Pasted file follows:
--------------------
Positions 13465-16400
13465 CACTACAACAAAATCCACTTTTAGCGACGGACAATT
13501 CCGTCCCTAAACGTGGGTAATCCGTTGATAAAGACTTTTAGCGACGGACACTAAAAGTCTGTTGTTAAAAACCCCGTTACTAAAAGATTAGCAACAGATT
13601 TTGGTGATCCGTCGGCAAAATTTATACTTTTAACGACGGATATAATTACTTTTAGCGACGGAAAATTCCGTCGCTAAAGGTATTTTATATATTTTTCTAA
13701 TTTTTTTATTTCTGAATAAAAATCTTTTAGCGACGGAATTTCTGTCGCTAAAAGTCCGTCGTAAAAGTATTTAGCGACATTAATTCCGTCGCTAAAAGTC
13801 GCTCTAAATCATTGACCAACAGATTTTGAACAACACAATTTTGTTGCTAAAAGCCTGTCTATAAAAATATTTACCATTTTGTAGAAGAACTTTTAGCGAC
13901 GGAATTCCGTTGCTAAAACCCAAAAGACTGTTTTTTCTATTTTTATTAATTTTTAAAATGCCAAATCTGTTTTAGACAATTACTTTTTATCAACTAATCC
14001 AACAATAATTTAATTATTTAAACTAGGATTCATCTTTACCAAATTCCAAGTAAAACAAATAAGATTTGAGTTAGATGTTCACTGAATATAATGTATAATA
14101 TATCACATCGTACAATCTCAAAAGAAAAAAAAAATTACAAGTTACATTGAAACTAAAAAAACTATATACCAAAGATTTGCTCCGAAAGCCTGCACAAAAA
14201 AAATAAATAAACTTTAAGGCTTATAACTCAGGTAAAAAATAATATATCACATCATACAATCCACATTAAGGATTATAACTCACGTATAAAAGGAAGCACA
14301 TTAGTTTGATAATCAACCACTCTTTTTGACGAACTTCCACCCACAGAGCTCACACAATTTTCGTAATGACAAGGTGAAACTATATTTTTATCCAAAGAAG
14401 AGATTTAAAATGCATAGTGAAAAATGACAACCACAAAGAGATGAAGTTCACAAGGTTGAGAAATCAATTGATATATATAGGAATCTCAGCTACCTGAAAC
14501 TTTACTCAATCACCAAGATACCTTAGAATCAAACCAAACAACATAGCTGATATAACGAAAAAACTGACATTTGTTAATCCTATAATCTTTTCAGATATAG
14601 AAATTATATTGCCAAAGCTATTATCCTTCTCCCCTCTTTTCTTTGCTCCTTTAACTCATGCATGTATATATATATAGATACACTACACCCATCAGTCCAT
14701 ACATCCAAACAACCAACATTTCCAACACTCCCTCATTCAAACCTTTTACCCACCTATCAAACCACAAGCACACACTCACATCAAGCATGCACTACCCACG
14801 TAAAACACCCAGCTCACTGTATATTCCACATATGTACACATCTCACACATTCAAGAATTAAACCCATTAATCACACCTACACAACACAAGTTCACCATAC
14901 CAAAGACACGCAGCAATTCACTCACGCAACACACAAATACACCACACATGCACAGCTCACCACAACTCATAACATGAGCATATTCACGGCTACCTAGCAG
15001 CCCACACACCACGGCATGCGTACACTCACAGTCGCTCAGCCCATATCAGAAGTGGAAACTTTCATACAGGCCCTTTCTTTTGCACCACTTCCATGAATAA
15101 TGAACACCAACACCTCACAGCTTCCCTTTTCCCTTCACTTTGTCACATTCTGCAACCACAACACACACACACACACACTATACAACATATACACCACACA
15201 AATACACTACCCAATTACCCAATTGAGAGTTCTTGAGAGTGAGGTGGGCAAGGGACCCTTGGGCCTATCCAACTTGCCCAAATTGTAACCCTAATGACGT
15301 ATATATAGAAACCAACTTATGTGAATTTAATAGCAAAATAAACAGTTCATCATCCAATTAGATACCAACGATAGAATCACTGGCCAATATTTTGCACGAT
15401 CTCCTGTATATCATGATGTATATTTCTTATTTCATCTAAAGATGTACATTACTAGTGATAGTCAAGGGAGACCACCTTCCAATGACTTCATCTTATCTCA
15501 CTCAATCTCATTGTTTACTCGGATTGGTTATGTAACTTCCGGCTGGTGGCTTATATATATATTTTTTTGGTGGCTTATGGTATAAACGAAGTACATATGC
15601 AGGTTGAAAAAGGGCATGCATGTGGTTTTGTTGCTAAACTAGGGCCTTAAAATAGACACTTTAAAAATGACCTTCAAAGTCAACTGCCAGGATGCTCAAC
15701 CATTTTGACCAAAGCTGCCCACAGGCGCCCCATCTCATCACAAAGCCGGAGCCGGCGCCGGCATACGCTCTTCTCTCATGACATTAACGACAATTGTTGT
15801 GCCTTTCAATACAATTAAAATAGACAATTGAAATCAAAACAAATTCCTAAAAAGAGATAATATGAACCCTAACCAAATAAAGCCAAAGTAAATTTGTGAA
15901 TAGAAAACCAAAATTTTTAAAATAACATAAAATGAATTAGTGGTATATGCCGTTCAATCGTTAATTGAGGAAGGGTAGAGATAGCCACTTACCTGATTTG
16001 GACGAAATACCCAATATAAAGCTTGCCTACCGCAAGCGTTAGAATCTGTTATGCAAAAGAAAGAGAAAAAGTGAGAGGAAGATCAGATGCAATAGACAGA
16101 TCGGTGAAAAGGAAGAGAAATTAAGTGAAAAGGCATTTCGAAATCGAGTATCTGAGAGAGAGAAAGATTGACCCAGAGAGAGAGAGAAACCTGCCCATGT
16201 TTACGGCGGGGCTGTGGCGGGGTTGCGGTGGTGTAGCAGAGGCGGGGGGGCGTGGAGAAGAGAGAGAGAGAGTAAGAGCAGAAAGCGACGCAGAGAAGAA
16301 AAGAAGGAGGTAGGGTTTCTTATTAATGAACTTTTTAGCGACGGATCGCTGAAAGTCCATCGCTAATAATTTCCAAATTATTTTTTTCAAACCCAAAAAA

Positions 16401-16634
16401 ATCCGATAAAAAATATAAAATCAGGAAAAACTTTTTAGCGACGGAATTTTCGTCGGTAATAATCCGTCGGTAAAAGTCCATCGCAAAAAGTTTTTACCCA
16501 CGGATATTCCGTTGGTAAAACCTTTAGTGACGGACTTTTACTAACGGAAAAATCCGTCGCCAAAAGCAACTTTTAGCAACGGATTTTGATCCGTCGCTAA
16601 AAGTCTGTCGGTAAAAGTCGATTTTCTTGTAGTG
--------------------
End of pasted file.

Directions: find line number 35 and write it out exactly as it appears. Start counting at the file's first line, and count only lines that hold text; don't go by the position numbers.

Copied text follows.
16601 AAGTCTGTCGGTAAAAGTCGATTTTCTTGTAGTG